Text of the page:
American conceptual and environmental artist of Hungarian birth. She was educated in Sweden and the USA. In much of her work she presented analytical propositions in visual form, seeking to re-evaluate existing knowledge, and her work came to be seen as a process of investigation, incorporating both philosophy and science but also using elements of myth. In her book Map Projections she relinquished accepted forms of knowledge of the planet earth and sought new possibilities, presenting them in the form of drawings. Thus, for example, ‘longitude and latitude lines were unravelled, points of intersection cut, continents allowed to drift, gravity tampered with [and] earth mass altered.’ The element of game-playing in this was important, as was the belief in the possibility of changing our understanding of the world. Denes felt it was important to ‘accept the possibility that there may be no language to describe ultimate reality, beyond the language of visions’ (e.g. Matrix of Knowledge, monoprint, 1970; New York, MOMA, and Pascal’s Triangle II, India ink on orange graph paper, 1973; Joyce Kozloff priv. col.). Other works were inspired by ecological concerns and included the planting of a cornfield (1987) on a site in Manhattan destined for development, planting a rice field and burying a canister filled with philosophical questions to be unearthed at some future date.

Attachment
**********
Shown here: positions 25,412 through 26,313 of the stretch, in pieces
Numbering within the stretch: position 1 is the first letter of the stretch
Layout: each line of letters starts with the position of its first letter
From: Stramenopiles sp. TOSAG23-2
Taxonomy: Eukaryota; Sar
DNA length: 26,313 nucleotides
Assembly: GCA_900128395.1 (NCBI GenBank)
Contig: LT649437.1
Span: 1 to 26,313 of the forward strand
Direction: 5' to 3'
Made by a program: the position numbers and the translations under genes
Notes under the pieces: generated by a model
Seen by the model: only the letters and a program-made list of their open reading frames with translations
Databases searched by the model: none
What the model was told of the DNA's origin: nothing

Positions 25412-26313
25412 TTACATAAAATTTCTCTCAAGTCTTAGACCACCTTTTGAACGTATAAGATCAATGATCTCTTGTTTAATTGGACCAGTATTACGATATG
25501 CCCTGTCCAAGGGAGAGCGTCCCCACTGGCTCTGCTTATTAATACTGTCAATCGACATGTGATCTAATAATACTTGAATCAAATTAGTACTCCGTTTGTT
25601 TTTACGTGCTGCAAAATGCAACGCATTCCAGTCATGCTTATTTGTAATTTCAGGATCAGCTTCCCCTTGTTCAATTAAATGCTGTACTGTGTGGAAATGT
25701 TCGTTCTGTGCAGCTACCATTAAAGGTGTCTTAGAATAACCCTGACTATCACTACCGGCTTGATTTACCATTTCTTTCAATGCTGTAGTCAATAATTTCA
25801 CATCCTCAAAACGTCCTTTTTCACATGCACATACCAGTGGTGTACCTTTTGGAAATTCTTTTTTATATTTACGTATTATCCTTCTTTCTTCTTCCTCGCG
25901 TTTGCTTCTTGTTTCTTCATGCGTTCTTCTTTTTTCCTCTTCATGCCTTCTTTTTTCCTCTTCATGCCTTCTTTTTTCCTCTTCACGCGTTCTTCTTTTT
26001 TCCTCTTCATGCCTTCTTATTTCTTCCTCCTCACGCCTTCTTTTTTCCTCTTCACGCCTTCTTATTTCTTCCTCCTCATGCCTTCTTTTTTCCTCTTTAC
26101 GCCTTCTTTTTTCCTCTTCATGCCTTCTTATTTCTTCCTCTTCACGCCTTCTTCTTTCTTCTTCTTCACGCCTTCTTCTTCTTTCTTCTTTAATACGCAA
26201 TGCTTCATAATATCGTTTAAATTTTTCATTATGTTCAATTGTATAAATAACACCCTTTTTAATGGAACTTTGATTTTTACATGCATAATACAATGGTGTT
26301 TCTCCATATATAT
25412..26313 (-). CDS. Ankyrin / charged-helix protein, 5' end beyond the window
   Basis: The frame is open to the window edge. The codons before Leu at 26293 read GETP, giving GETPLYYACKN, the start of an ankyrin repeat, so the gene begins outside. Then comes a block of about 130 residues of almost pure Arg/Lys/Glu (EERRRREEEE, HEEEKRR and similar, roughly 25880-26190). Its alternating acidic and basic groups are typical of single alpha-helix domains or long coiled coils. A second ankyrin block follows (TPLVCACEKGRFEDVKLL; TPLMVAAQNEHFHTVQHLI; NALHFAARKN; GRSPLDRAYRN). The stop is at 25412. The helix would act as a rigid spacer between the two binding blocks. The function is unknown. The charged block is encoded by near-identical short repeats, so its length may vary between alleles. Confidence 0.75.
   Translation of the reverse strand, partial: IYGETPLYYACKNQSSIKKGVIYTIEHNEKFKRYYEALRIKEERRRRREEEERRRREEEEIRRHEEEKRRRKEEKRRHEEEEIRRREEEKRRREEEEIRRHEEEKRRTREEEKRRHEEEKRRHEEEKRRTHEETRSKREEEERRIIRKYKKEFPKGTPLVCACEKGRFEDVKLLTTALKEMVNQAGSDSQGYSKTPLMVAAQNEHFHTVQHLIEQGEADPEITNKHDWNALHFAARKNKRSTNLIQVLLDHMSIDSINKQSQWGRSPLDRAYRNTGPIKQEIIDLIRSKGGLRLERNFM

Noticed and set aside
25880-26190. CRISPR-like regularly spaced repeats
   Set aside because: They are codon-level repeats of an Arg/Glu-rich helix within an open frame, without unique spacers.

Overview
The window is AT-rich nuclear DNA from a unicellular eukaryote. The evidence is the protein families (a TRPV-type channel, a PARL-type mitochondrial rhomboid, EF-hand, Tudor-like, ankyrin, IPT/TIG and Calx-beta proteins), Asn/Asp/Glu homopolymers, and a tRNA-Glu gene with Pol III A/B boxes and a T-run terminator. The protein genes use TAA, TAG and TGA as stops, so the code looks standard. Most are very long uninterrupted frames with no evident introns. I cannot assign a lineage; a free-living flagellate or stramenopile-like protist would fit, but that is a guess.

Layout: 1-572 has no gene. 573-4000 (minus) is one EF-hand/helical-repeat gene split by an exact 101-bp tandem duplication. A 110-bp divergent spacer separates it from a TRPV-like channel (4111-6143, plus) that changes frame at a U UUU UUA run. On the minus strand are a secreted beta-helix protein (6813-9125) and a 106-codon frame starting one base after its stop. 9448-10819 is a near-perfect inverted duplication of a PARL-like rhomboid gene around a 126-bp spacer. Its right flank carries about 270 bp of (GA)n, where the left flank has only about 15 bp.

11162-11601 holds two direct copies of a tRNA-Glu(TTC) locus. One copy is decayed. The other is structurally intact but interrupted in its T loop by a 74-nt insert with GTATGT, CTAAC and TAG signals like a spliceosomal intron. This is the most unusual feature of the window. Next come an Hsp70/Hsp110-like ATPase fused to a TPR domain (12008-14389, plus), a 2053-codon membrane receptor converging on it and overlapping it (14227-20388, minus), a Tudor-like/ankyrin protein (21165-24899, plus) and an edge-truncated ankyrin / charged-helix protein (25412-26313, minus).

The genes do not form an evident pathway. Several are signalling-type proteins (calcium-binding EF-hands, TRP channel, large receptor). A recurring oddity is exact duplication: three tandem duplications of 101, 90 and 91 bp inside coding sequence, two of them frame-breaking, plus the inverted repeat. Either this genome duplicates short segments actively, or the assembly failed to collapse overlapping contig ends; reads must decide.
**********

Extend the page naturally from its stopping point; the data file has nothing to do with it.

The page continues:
From Grove Art Online
© 2009 Oxford University Press